To elucidate the meaning of a text — or a proposed cause of a state of affairs — is another take on the notion of explanation. Here the meaning or cause is obscure, hidden in darkness, and the explanations on offer seem equally obscure. To elucidate the meaning is to make it lucid, to shine a light on it so that what is dark can be seen.
Category Archives: rectification of names
The exposition of a text exposes its meaning and its underlying mechanism. Exposure removes a covering, it reveals, it makes visible. To expose a deceit or a fraud is to tacitly censure its perpetrator. To expose what, in a given situation, is out of place or contrary to propriety is to censure either the person so exposed or those whose actions are responsible for the situation so exposed. Exposure is neutral or even positive when it simply uncovers the mechanism by which an effect is created or a state of affairs has come to be.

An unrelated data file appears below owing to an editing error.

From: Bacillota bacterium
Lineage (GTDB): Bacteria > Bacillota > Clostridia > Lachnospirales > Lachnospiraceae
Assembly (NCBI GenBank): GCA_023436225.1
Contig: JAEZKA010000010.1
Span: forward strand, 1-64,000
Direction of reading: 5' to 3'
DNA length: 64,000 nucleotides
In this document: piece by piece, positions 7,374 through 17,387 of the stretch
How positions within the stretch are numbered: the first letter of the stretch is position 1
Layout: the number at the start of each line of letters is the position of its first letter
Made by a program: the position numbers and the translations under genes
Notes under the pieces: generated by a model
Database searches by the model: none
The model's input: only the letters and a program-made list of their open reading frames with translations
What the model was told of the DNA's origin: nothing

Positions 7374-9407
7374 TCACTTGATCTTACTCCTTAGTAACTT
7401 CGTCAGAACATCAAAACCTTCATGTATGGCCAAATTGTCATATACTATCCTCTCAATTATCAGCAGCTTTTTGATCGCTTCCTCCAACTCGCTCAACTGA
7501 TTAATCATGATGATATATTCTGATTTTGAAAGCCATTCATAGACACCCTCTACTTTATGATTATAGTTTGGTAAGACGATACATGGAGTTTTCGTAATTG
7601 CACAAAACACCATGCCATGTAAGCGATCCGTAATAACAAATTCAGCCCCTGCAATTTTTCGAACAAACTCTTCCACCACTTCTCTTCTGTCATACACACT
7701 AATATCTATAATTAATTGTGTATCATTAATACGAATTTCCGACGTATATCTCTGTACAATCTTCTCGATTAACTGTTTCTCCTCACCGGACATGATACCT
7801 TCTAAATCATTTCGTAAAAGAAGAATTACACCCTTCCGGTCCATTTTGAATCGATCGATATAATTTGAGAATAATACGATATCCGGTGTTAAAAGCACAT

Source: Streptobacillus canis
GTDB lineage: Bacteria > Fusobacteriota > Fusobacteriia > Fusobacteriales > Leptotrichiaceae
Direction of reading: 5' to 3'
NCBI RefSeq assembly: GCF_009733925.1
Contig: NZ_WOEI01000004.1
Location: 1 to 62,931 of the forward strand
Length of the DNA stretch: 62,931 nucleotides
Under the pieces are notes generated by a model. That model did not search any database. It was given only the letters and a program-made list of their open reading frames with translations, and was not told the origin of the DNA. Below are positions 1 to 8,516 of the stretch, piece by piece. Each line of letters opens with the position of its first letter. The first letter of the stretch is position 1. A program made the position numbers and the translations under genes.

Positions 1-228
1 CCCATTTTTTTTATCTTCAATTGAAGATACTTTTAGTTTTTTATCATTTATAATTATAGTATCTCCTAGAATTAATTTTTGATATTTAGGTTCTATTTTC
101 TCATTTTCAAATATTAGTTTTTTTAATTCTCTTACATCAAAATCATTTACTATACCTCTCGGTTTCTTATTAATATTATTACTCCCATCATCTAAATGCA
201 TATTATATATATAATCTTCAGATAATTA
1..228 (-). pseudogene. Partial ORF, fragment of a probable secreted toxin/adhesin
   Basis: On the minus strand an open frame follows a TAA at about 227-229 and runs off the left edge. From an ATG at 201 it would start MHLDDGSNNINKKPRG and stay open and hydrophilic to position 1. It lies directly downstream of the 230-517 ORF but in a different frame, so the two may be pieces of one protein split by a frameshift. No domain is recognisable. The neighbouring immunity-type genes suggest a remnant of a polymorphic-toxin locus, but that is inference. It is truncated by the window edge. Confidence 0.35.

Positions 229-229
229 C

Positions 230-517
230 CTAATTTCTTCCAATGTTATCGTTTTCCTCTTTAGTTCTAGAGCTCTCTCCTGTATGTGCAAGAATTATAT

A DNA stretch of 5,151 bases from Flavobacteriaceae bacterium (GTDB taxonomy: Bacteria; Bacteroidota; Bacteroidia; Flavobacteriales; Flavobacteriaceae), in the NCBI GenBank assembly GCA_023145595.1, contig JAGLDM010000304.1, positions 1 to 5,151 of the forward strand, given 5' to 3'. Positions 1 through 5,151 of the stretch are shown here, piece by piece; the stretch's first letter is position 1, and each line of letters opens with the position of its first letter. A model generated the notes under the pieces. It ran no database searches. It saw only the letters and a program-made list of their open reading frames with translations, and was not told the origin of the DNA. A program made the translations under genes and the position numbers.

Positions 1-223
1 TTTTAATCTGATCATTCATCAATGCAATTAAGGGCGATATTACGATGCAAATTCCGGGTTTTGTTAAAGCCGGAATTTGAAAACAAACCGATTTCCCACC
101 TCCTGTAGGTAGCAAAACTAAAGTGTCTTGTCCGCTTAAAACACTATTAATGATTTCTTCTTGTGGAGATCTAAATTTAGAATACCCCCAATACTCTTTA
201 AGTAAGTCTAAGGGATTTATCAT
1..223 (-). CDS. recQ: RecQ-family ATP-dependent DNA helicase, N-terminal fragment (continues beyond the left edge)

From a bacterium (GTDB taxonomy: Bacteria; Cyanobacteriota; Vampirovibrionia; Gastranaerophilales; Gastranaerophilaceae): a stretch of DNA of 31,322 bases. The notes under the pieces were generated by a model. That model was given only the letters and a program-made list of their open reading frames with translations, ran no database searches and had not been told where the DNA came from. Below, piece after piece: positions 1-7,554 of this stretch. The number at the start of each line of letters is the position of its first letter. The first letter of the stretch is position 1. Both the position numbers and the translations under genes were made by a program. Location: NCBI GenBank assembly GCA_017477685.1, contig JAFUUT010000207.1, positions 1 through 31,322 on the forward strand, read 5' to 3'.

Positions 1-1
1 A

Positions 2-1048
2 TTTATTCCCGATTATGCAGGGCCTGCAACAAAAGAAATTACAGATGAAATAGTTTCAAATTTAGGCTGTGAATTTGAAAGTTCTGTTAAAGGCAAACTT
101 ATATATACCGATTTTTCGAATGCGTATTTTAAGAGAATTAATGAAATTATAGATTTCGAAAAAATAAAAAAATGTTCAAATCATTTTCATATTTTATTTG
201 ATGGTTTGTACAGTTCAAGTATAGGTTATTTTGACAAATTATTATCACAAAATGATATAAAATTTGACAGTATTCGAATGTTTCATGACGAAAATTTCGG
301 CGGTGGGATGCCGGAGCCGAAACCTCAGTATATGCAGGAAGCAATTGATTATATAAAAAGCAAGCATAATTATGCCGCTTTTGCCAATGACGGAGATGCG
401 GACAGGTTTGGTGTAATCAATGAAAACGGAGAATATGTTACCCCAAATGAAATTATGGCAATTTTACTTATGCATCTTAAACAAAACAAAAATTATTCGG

To explain a text is to make plain — or expose — the mechanism of its meaning. To explicate the text is to unfold or untangle that meaning, to show the layers or strands which carry its meaning, the components and connections that are not obvious upon a first reading. Another etymology worth reflecting on: according to M-W from the Latin explicatus derived from ex-plicare meaning un-fold, but also plectere — which evokes a plectus as in solar plexus.
Donald Lopez, in the introduction to his Elaborations on Emptiness, describes explanation as a “leveling”, Etymologically this description is accurate, although I’ve never thought of “explanation” in those terms. To explain a text or statement is to make plain its meaning. To explain a state of affairs is to make plain the causal mechanism that gives rise to a it. The “plain” in “explain” means to make obvious or visible. The “plain” in ex-plain is not plain as in ordinary or homely, neither remarkable for beauty or ugliness, but “plain” as in undecorated, free of superficial ornament. Both plain and explain derive from the same Latin root. The Latin explanare, according to M-W, derives from planus, level or flat. Across a level or flat or unobstructed space it is possible to plainly see what is on the other side.